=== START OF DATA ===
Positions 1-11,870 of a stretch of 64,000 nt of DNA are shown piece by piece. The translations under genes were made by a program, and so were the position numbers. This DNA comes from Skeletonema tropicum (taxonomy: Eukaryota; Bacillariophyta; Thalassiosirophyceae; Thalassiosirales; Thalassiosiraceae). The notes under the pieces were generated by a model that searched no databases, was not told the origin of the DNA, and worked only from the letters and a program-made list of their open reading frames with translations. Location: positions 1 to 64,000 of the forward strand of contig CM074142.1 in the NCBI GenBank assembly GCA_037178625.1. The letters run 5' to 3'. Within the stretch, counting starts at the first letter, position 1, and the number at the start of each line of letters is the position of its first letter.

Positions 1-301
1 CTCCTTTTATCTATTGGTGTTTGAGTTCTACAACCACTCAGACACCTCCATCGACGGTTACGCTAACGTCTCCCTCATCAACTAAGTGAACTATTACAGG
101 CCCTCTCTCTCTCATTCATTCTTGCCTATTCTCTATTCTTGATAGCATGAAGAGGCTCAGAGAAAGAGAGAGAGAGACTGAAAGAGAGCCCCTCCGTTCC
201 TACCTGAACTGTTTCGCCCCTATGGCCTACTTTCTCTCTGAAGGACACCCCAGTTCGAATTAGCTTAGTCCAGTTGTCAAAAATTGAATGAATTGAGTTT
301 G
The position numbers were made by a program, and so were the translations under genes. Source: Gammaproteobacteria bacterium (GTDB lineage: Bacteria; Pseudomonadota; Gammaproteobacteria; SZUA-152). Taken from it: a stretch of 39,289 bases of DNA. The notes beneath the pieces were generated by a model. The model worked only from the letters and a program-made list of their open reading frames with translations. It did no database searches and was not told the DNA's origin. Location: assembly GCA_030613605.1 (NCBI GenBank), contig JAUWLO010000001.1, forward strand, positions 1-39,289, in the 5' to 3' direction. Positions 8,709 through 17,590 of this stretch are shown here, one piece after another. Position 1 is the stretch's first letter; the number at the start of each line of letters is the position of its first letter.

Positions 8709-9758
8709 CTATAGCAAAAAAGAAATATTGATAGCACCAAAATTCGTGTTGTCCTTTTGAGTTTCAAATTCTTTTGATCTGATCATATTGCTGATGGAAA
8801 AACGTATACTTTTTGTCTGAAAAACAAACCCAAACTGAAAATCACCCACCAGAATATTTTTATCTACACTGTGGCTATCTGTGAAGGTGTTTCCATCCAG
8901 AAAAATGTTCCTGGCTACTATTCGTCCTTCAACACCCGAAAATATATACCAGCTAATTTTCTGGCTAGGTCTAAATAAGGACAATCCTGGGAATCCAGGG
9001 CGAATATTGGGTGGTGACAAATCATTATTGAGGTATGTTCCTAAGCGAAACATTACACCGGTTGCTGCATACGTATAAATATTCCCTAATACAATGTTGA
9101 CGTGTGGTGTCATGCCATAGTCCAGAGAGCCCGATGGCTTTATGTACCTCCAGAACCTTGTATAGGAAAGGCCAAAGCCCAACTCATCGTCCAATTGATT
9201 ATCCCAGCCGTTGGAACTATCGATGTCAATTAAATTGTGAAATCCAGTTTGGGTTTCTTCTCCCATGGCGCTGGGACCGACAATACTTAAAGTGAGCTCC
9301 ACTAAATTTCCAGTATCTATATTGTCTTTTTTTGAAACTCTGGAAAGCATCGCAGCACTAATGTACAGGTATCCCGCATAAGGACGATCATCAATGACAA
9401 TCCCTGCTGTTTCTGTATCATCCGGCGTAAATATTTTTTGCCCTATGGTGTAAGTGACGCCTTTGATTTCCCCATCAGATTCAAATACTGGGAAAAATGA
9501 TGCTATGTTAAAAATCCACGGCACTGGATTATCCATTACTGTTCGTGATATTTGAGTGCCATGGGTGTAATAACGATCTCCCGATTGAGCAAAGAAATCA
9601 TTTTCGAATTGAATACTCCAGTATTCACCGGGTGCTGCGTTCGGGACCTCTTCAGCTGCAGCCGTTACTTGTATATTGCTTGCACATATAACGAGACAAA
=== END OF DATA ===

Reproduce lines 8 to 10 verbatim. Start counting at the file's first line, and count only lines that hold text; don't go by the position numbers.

Positions 8709-9758
8709 CTATAGCAAAAAAGAAATATTGATAGCACCAAAATTCGTGTTGTCCTTTTGAGTTTCAAATTCTTTTGATCTGATCATATTGCTGATGGAAA
8801 AACGTATACTTTTTGTCTGAAAAACAAACCCAAACTGAAAATCACCCACCAGAATATTTTTATCTACACTGTGGCTATCTGTGAAGGTGTTTCCATCCAG